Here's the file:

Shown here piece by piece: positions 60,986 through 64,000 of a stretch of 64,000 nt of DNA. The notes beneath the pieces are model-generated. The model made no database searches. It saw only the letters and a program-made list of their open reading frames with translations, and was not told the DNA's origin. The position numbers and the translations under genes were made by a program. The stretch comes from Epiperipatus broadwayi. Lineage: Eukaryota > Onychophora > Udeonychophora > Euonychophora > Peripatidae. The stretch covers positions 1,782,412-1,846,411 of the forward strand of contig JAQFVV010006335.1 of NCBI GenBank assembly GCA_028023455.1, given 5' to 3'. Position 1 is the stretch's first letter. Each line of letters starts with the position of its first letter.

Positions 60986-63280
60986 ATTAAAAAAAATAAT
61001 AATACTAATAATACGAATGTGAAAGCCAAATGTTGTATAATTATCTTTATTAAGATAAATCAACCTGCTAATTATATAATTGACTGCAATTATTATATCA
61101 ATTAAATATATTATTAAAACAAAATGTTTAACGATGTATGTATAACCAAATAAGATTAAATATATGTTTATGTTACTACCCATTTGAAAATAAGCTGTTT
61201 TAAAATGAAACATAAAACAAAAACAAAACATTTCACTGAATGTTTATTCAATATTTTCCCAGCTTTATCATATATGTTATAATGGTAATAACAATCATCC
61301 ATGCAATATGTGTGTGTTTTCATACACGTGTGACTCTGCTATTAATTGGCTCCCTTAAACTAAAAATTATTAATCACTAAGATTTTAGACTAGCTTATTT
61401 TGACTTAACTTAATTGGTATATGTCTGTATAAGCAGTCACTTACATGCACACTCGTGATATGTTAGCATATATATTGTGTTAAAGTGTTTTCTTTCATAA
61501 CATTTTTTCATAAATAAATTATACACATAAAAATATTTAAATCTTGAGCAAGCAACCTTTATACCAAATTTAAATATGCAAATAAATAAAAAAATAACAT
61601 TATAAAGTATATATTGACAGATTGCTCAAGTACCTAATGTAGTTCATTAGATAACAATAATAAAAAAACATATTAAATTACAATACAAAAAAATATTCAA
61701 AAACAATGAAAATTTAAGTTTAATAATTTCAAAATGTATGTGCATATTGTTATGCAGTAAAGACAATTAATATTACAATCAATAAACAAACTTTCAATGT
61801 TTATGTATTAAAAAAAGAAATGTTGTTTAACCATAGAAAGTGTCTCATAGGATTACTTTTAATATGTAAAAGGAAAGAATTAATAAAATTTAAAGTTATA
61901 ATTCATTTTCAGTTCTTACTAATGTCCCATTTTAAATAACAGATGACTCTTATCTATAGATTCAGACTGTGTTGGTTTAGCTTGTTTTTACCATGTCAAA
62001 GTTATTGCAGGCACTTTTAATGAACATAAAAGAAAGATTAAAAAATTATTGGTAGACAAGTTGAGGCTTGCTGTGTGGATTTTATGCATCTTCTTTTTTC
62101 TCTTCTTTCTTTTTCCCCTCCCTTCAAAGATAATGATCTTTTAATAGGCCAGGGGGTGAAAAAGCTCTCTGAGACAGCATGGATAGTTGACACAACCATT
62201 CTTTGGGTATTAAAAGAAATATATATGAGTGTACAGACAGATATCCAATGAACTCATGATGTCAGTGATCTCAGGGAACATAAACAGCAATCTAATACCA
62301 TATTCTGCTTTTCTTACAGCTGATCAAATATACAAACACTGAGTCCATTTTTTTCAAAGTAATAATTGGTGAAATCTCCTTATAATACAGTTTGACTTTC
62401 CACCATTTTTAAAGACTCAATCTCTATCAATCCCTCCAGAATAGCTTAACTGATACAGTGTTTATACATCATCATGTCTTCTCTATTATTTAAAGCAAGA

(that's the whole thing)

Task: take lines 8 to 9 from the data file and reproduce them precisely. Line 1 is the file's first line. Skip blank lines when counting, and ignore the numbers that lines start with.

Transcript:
61401 TGACTTAACTTAATTGGTATATGTCTGTATAAGCAGTCACTTACATGCACACTCGTGATATGTTAGCATATATATTGTGTTAAAGTGTTTTCTTTCATAA
61501 CATTTTTTCATAAATAAATTATACACATAAAAATATTTAAATCTTGAGCAAGCAACCTTTATACCAAATTTAAATATGCAAATAAATAAAAAAATAACAT